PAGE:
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Migrant Crisis: Germany Attacks on Asylum Hostels Soar
Old 01-29-2016
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Default Migrant Crisis: Germany Attacks on Asylum Hostels Soar

Migrant Crisis:

Germany Attacks on Asylum Hostels Soar

An arson attack gutted this migrant hostel in Reichertshofen, south Germany, last July

3 hours ago

Five times more attacks were carried out on migrant hostels in Germany last year than in 2014, German police say. The total for 2015 was 1,005, compared with 199 in 2014, the police report said. Far-right activists are suspected in 90% of the cases.

Last year, a record 1.1 million people sought asylum in Germany - many from war-torn Syria. Many local authorities have struggled to house them.

Germany is expanding its list of safe countries, hoping to curb the influx.

The governing coalition plans to declare Morocco, Algeria and Tunisia safe countries of origin, making it easier to send migrants back, said Vice-Chancellor Sigmar Gabriel.

Last year Germany did the same for several Balkan nations - including Albania, Bosnia-Hercegovina and Kosovo - to cut the large numbers of migrants claiming asylum. Very few of their applications are granted.

The police say the biggest rise in attacks on migrant hostels last year was registered in the mainly industrial state of North Rhine-Westphalia.

State Interior Minister Ralf Jaeger said "investigators have noticed a marked increase in aggressive language" towards migrants on the internet.

Overnight a hand grenade was thrown at a migrant hostel in the state of Baden-Wuerttemberg. A security man found the unexploded grenade, in Villingen-Schwenningen.

Most of the thousands of migrants arriving daily on Greek islands hope to get asylum in Germany.

On Thursday 26 migrants drowned off a Greek island after their boat capsized.

The migrants died near the island of Samos, near Turkey. Ten of the victims were children.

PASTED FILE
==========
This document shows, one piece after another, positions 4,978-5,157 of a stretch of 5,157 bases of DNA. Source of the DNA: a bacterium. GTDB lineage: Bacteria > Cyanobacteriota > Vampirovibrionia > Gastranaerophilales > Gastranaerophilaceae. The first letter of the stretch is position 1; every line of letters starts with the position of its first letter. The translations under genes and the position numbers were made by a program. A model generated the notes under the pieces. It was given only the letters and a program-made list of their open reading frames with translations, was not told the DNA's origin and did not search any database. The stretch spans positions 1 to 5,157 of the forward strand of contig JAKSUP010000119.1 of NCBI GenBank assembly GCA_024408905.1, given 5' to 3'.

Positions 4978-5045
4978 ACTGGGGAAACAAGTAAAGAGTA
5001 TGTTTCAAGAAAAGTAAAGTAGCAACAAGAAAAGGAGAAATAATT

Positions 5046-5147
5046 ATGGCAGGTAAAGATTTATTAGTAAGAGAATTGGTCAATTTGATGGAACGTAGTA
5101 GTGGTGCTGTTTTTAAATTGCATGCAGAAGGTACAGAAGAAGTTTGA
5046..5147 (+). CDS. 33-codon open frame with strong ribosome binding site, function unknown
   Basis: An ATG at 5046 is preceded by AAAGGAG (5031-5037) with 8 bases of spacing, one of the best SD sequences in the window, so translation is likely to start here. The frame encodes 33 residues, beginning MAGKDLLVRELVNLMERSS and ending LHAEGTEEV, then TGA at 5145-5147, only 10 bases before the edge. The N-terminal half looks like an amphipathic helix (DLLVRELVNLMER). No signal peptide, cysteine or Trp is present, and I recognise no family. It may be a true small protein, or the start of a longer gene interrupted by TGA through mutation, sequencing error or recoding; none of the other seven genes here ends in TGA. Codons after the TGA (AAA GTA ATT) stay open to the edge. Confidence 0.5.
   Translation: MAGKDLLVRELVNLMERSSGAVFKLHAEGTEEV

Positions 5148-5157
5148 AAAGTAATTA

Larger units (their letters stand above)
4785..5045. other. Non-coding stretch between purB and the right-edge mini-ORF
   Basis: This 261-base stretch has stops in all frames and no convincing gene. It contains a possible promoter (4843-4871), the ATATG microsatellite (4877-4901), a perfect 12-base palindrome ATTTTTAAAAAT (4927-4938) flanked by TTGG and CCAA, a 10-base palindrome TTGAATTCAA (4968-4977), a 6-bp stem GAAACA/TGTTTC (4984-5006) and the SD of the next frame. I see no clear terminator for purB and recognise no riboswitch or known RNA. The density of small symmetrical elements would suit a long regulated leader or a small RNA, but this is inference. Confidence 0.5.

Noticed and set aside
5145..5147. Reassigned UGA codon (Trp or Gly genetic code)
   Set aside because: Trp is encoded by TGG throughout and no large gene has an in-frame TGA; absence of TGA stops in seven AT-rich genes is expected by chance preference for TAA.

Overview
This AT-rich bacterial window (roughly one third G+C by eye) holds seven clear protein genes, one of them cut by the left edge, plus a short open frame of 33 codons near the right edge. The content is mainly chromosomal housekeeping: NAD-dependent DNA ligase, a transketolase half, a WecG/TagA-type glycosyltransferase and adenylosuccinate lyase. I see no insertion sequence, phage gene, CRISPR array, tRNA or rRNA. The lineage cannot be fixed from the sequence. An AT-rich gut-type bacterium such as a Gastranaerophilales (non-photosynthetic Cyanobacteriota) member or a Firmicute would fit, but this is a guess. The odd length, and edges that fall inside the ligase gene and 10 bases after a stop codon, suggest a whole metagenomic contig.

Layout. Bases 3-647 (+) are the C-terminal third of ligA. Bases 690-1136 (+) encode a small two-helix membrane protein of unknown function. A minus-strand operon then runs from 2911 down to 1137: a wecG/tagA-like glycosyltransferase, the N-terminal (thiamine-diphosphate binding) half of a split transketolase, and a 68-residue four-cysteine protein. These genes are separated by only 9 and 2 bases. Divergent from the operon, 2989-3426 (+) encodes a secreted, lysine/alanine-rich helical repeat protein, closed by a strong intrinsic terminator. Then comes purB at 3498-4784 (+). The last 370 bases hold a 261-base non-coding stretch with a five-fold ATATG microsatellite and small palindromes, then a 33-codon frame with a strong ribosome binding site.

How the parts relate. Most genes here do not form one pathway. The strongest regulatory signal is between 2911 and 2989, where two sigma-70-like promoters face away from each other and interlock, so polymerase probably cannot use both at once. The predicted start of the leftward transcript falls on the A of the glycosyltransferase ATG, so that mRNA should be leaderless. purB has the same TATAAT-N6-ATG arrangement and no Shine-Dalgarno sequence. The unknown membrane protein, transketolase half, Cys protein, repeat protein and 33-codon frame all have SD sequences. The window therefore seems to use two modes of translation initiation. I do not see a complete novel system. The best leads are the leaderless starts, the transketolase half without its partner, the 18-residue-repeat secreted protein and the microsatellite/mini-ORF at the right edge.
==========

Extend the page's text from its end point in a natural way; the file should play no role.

In other developments:
  • Six bodies were discovered by the Italian navy in a sinking dinghy off the Libyan coast
  • The Netherlands proposed sending migrants reaching Greece back to Turkey by ferry
  • Sweden said as many as 80,000 people who arrived to the country last year could fail in their requests for asylum and face deportation
Migrant crisis: Who does the EU send back?

Where Europe is failing on migrants
  • The 28 member states have not agreed on an EU-wide mechanism for relocating migrants, to ease the burden on Greece and Italy; only small groups have been relocated so far - and several states in Central and Eastern Europe refuse to accept migrants
  • The Schengen agreement on freedom of movement is in jeopardy - Hungary fenced off its borders with Serbia, Croatia and Slovenia; meanwhile Germany, Austria, Denmark, Sweden, Norway and France have also reimposed border controls
  • The Dublin regulation, under which refugees are required to claim asylum in the member state in which they first arrive, is not working effectively; countries are no longer sending back migrants to their first point of entry to the EU
  • Thousands of migrants - many of them Syrian war refugees - still arrive daily from Turkey
  • Processing of asylum applications is slow and there is a big backlog - so reception centres are overcrowded
  • Germany - the main destination for migrants - is rethinking its open-door policy, partly because of outrage over assaults on women in Cologne at New Year
A note on terminology: The BBC uses the term migrant to refer to all people on the move who have yet to complete the legal process of claiming asylum. This group includes people fleeing war-torn countries such as Syria, who are likely to be granted refugee status, as well as people who are seeking jobs and better lives, who governments are likely to rule are economic migrants.



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